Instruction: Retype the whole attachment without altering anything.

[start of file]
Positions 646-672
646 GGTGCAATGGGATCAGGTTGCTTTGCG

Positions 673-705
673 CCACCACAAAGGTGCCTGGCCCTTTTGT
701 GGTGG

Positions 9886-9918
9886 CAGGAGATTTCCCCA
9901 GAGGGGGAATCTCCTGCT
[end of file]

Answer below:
Positions 646-672
646 GGTGCAATGGGATCAGGTTGCTTTGCG

Positions 673-705
673 CCACCACAAAGGTGCCTGGCCCTTTTGT
701 GGTGG

Positions 9886-9918
9886 CAGGAGATTTCCCCA
9901 GAGGGGGAATCTCCTGCT